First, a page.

The vaguely green-fingered thoughts of a rambling rose.

Where did Spring go?

Ok, so the flowers say it's Spring. The 'May Blossom' says it's May, even the dandelions have exploded into action, but oooh it's been so cold! There have even been reports of snow over the higher ground! Actually, it's not all that uncommon to have snow this late. I can even recall snow in June!

I would imagine the power suppliers are rubbing their hands in glee as people up and down the country reach for the thermostat. What better time to get out into the garden to keep warm. There's still digging to be done, raking, mowing, hoeing. Phew!

I say mowing, but this week we haven't been able to mow our lawn. In the mornings we've had frosts, followed by some pretty sharp showers. The best place to be is in the greenhouse. Nice and dry, nice and warm. When the sun breaks through the clouds, it's warm enough for the automatic window opening gadget to do it's thing.

I've been nipping the plants in the hanging baskets as they want to flower. Of course this encourages them to become bushier plants, so that when they actually do make it out to their summer spots, they will be smothered in blooms.

Everything wants to be outside, but of course you should never ever trust the British weather. She always has one last trick up her sleeve. Something that the garden centres, DIY stores and supermarkets hope for. Traditionally, these places start to proffer their bedding plants from the Easter Bank Holiday. These lush gems with the promise of summer-long colour for your garden draw us in, seduce us, and before you realise it you leave with a boot full of goodies. Of course there's nothing at all wrong with that, if you have a sheltered spot, cold frame, greenhouse or conservatory to cosset them in.

In my youth, it probably took me a couple of years, and some hard-earned cash wasted before I realised that the stores were in it for the money. You see you buy these lovely promises, plant them out one sunny weekend in March or April, and wait for summer. Along comes a chilly night, and bang! All your beautiful plants pop off, and you have to return to buy some more! Kerching!

These days I'm far more fastidious. I do still buy bedding plants if something catches my eye like these coleus below, but they go into my greenhouse for a wee while for a bit of protection. I may well pot them on if they need it, or even make up containers if it's required, that way on milder days they can come out of the greenhouse, and go back for the night. This is known as 'hardening off', and once all danger of frosts has passed you should harden off all of your plants whether ornamental or edible, or they'll snuff it from shock.

I always begin by checking them over thoroughly for any signs of pests that may have avoided my scrutiny in the shop - I don't want an infestation of aphids in the greenhouse. Next I will nip out all the shoots. This not only makes for a bushier plant, and thus more flowers, but I use the tips of the shoots for cuttings to make more plants for free. Lastly a really good watering. How often do some of these stores end up slinging plants away for the want of a good watering? It's so wasteful.

A quick nosey around the garden between showers reveals flowers forming on my summer-fruiting raspberries, blackcurrants, and strawberries, these ones below are growing in a hanging basket, away from any slugs.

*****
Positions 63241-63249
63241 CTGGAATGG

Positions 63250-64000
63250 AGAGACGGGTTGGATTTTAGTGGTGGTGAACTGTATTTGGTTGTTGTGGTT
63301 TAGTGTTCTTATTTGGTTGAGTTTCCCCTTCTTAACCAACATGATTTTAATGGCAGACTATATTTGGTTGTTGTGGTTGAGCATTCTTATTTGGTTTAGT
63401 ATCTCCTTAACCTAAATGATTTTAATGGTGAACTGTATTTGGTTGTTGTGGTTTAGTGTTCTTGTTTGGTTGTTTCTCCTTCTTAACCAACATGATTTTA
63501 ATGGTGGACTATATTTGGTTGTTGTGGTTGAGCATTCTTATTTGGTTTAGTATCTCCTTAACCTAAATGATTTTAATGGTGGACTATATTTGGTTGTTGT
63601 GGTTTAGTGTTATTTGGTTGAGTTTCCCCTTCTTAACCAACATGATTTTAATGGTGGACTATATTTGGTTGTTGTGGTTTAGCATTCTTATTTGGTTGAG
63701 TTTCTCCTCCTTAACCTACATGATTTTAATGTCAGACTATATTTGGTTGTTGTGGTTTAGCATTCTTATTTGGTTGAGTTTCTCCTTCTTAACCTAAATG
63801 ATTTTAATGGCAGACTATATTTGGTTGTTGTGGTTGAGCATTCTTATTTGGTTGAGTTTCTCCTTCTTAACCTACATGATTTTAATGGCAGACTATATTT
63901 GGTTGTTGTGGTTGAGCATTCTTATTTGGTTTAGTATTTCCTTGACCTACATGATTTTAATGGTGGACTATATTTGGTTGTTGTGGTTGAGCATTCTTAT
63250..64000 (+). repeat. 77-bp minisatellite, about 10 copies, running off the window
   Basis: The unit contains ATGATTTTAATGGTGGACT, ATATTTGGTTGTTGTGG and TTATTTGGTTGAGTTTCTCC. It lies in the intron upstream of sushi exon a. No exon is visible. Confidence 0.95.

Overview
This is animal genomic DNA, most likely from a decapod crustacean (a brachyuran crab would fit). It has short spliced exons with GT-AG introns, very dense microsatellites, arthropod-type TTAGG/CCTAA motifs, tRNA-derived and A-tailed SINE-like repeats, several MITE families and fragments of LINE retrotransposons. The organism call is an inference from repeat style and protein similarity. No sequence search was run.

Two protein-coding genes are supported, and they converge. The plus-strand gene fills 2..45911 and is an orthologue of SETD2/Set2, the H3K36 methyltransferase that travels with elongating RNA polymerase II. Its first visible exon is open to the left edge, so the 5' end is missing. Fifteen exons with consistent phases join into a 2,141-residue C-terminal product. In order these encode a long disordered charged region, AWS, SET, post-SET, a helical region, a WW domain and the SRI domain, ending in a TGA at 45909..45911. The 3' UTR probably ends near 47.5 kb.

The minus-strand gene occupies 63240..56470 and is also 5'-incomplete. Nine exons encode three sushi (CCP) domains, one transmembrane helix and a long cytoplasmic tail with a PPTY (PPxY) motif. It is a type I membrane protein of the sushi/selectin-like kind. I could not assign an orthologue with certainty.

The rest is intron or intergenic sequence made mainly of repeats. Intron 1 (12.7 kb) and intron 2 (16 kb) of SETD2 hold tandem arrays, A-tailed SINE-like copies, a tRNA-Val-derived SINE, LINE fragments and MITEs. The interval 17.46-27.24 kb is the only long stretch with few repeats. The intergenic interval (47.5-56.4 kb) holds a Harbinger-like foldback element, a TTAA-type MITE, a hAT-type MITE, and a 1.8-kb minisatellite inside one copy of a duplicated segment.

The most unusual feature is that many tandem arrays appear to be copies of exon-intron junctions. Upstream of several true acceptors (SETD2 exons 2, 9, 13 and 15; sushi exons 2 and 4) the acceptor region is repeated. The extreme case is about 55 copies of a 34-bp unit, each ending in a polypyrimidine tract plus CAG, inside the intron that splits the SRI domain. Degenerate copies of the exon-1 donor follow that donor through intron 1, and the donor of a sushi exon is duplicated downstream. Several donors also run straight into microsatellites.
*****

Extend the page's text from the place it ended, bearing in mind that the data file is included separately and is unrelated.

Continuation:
This little gem is a lilac 'borrowed' from the garden below ours. It drapes gracefully over our fence like a boozy bar singer over a piano, and just as perfumed!

The bulb-filled containers have a little respite. The tulips and fritillaries have now been cut back, leaving their leaves to absorb what nutrients they can to feed the bulbs for next years' display. Although at present no floral display, there is still interest in these containers from the various shades of green and differing shapes and forms of the foliage from the passing bulbs and the bulbs of yet to come, notably one of my favourite Summer blooms, the lillies. I can't wait!

Elsewhere in the garden, the ferns are unfolding their fronds. It might not look much right now, but in another couple of months, this little patch will turn into something out of Jurassic Park!

And finally back into the greenhouse. The removal of our neighbours holly 'tree' has afforded many more hours of sunlight...ok daylight...reaching our little growing space. This has really improved the plants within. I did briefly contemplate removing the upper sections of the bubble-wrap. Given the night-time sub-zero temperatures we've had this week, I'm so glad I didn't!

Of course with the warmer temperatures within the greenhouse, you're bound to come across the odd pest. I've hung up sticky yellow traps for any aphids. Damping down the floor is important as the temperature rises too. This helps to keep the humidity up, a condition that red-spider mites dislike. And finally, a good rootle around your plants as you water (from below if possible to help prevent scorched leaves) will show up any bugs that may have found their way into this protective home.

Now before you begin screaming at me about the sticky traps being non-selective, I have an insect screen that fits over my window, and once I begin opening the door for extra ventilation in the event of summer happening this year, I have a screen for there too. This prevents beneficial insects such as ladybirds, hoverflies and lacewings access to these alluring death-traps.

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